A Follow Up on Background Checks in Immigration Reforms

A few months ago, we posted about how background checks may become part of immigration reforms. Although this hasn’t been applied on a national level yet, some states have instead taken the initiative to enact their own laws regarding immigration – and background checks are included. In Georgia, an area of the country that has been seeing more illegal immigrants over the past few years, the Georgia Security and Immigration Compliance Act was enacted and, as a result, all towns in the state are required to check all non-citizens and employees for public health benefits. The issue of illegal non-citizens getting on Medicaid and Medicare has been an issue for many Southern states, and such an act is designed to curb this behavior.

However, an article published recently details that such background checks are a considerable cost for many towns in Georgia. The act specifies that all local employees and non-citizens need to be verified through a Homeland Security database that costs $25 per month to access. This is coupled with the cost of a fee for each verification. With several applications, this becomes a significant expense for many towns in Georgia.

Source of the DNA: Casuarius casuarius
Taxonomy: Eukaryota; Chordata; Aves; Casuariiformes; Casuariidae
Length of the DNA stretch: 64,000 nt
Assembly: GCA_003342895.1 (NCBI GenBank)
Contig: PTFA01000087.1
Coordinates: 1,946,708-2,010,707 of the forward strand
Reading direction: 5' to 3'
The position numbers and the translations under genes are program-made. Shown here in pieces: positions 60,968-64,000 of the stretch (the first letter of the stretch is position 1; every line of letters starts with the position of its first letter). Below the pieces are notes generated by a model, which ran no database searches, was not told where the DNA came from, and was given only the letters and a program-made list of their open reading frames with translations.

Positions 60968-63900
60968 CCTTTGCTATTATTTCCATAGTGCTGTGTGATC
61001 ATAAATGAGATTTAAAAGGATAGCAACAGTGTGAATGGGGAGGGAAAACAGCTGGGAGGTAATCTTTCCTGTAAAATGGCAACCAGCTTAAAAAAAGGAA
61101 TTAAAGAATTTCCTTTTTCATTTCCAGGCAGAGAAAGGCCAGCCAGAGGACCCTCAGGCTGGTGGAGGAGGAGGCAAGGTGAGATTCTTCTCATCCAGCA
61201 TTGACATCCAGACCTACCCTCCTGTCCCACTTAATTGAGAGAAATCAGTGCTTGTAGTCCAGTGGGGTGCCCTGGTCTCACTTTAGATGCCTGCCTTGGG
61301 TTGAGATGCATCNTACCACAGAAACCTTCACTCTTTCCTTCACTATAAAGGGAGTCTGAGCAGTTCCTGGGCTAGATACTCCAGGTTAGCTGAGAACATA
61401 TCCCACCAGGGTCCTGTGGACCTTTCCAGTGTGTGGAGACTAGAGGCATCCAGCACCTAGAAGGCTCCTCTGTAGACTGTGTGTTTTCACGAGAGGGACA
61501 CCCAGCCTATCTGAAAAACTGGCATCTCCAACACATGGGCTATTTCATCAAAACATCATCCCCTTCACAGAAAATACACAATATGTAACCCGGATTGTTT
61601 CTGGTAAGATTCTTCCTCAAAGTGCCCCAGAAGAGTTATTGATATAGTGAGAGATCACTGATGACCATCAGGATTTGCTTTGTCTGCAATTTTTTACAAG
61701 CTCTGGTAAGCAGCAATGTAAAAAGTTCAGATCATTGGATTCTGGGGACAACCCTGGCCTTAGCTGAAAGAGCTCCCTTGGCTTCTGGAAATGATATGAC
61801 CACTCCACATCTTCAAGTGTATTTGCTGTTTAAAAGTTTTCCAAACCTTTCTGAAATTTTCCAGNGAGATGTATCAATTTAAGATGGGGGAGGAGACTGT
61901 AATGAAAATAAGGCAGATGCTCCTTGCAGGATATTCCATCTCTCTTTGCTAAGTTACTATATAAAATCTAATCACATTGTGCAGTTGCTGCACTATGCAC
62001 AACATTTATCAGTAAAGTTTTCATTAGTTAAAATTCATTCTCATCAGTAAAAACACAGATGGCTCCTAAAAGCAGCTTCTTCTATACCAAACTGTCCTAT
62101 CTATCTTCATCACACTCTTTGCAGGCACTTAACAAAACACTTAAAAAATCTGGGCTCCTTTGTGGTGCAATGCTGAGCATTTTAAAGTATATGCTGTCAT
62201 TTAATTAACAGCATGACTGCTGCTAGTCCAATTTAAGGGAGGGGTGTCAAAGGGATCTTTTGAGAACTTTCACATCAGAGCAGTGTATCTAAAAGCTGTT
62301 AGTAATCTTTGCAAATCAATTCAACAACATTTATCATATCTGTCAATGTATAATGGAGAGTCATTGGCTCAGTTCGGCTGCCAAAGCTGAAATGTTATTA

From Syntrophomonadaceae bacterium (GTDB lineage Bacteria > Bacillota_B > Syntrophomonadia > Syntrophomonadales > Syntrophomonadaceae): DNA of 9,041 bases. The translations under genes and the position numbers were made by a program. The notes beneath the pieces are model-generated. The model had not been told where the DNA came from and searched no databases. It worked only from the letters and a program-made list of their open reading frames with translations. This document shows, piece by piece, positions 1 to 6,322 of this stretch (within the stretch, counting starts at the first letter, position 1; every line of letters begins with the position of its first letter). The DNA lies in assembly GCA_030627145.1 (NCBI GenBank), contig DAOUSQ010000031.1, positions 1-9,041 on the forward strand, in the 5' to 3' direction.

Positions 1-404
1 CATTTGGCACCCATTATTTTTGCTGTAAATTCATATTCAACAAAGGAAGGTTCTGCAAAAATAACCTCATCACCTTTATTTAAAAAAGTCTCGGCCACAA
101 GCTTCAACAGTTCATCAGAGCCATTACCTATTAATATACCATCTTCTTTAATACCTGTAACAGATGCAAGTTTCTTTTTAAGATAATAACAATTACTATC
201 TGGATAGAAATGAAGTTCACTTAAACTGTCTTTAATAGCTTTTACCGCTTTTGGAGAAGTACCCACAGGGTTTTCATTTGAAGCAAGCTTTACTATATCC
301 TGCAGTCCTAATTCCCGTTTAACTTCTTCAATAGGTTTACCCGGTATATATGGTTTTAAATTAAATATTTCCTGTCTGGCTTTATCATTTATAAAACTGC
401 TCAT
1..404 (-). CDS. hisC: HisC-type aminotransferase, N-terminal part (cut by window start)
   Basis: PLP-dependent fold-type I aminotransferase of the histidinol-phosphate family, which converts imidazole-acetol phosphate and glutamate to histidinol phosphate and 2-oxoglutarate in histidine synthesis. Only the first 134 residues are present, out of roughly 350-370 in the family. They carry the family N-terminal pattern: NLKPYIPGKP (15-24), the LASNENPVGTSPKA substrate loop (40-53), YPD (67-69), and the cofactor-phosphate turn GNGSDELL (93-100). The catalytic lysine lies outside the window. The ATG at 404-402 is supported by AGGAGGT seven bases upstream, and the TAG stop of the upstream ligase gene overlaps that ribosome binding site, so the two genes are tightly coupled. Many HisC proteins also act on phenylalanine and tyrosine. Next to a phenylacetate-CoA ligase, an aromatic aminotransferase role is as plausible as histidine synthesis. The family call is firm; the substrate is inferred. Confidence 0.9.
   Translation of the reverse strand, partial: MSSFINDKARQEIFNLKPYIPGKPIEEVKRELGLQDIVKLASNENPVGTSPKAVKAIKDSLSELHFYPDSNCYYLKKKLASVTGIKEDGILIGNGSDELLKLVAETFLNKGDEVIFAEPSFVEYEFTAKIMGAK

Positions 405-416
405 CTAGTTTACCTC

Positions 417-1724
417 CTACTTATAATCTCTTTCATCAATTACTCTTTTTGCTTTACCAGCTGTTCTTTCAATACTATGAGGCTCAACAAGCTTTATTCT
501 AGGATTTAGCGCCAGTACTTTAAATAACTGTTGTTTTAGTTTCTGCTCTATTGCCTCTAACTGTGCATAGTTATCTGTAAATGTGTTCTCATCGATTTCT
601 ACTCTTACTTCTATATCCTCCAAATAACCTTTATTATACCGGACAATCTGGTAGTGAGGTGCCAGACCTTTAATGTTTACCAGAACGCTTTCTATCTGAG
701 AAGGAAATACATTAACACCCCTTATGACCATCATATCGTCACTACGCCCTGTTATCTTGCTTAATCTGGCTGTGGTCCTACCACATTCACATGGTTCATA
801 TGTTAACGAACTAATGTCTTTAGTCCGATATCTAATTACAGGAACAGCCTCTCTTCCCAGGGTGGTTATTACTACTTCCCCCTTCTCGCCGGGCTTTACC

Nevertheless, the cost of non-compliance – or not checking every employee and non-citizen – for eligibility for public health benefits ends up being higher than just checking everyone. In cases like this, someone could easily not be checked, be dishonest about his or her citizenship, and end up claiming Medicaid, Medicare, or another public state program, and the state would end up paying for someone’s monthly premiums – significantly higher than paying a monthly $25 fee any other costs. As much as we hear that background checks are costly and time-consuming, they have a benefit. Be it for employment or checking government benefits, knowing someone’s history will give a full picture of that person – including his or her honesty.